Defendant makes no serious attempt to distinguish the Whetstone decision and urges instead that the U.S. Court of Appeals for the Ninth Circuit simply erred. For the reasons stated herein, this Court is of the view that Whetstone correctly interprets the law.
Fourth. The construction proposed by the Service is inherently incompatible with due process, as it would vest in that agency an unreasonably wide, and essentially unreviewable, discretion to determine which marriages are or are not viable.
Webster's New Collegiate Dictionary (5th ed.) defines "viable" as "capable of living; . . . capable of growing or developing." In this case, the Immigration and Naturalization Service stated that a marriage which may be "floundering" would still be considered viable if it has a "reasonable chance of continuing." In Matter of Sosa, supra, the Board of Immigration Appeals concluded that the marriage was not viable and the alien was to be excluded where the alien husband worked a night shift, the citizen wife refused after a brief period to have sexual relations with him although he "begged" her to do so, and where she ultimately left him. In Matter of Gonzalez-Portillo, 13 I&N Dec. 309, 312 (BIA 1969), the Board upheld the viability of marriage because it thought there was "a reasonable chance of effecting a reconciliation."
On yet another occasion, I. e., in the Whetstone case, the Immigration Judge having jurisdiction determined that a marriage was not bona fide largely because the husband was 27 years older than the wife.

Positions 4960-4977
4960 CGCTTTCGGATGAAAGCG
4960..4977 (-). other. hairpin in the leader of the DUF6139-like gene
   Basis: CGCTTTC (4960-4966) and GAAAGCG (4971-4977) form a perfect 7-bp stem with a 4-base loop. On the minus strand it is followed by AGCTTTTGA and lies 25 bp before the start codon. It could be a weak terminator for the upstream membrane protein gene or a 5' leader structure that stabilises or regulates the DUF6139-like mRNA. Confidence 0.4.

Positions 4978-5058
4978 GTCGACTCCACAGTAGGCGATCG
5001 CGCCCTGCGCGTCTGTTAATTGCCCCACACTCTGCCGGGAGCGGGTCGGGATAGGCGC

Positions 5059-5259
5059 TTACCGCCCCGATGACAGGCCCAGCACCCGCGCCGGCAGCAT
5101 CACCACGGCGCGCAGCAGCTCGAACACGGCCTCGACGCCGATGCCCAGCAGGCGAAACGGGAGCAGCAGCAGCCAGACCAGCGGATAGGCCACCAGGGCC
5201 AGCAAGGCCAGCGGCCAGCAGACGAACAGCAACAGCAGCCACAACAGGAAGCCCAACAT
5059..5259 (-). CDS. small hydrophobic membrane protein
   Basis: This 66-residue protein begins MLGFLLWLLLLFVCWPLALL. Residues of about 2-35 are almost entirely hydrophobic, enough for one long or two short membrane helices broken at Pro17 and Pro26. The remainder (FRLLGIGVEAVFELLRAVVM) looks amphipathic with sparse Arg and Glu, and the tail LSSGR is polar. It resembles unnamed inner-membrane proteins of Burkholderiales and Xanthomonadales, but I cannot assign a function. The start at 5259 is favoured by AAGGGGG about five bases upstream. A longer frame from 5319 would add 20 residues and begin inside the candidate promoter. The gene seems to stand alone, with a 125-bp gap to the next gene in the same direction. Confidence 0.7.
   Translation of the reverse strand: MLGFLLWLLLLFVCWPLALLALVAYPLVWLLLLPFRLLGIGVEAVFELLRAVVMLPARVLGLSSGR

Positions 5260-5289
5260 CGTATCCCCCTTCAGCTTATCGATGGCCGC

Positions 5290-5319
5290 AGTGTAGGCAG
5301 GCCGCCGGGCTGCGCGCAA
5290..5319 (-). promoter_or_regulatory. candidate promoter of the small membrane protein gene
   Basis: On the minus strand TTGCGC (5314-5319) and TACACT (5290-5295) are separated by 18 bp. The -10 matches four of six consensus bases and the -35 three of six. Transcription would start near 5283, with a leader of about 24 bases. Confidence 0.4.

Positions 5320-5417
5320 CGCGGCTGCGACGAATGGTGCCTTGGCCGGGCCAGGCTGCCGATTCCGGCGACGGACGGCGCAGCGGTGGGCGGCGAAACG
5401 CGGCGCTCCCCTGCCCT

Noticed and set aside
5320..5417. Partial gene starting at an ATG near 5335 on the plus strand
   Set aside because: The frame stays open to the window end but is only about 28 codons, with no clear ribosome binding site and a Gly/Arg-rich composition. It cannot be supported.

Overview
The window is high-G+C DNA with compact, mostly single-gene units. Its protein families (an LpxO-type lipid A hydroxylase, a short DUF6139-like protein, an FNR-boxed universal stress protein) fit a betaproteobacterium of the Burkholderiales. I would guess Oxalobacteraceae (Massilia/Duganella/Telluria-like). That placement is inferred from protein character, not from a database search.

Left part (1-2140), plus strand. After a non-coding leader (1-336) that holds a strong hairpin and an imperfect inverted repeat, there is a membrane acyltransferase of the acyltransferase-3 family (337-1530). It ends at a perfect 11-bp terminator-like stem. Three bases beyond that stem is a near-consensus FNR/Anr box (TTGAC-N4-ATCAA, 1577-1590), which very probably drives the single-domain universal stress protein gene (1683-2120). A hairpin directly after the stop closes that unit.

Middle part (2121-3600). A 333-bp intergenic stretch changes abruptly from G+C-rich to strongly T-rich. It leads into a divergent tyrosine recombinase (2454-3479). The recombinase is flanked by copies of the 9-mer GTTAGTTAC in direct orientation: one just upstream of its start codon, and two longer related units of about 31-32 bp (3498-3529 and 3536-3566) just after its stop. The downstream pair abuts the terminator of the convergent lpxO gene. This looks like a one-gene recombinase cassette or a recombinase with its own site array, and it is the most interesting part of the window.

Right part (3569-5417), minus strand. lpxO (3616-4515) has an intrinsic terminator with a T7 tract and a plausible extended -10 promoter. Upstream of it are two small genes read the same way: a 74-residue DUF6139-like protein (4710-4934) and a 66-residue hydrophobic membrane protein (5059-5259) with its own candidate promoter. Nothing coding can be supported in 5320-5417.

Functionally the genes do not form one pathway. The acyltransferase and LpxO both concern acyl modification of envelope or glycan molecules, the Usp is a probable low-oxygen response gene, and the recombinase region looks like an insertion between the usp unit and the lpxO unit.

The disparate results in these representative decisions demonstrate the inherent unworkability of a standard which permits the Immigration and Naturalization Service to guess which marriages are likely to survive and which ones are not. Certainly in the absence of clear congressional direction E. g., statutory language that only viable marriages are to be regarded as valid for purposes of the immigration laws, together with a precise definition of viability that standard is untenable. The Immigration and Naturalization Service clearly could not, consistently with due process of law, be regarded as vested with both the authority to establish the vague and elusive concept of marriage viability and the enormous power to regulate and enforce that concept in actual practice.
Defendant suggests that the Service's departure from domestic relations law as the basis for ascertaining the existence of a marriage relationship constitutes but an insignificant step. However, in fact that departure represents an intrusion into the most sensitive and private areas of life (see, E. g., Griswold v. Connecticut, 381 U.S. 479, 85 S. Ct. 1678, 14 L. Ed. 2d 510 (1965); Roe v. Wade, 410 U.S. 113, 93 S. Ct. 705, 35 L. Ed. 2d 147 (1973)) and has extremely dangerous implications.
INS has no expertise in the field of predicting the stability and growth potential of marriages if indeed anyone has and it surely has no business operating in that field.
Defendants point to the legislative history of the Immigration and Nationality Act, which refers to the reunification of families and the preservation of family units as among its purposes.
To be sure, in providing for preference visas for immediate relatives, the Congress was concerned with fostering and strengthening family relationships. But it is a considerable leap from the premise of that congressional purpose to the Service's conclusion that it is entitled to determine upon an ad hoc basis
which marriages, validly entered into under and sanctioned by state law, are entitled to full faith and credit and which ones are not.
Defendant says in this respect that any other result would leave the agency with fifty or more standards of marriage to consider rather than one national one. The short answer is that this consequence is inherent in our federal system, which leaves matters of marriage, divorce, and legal separation to the States.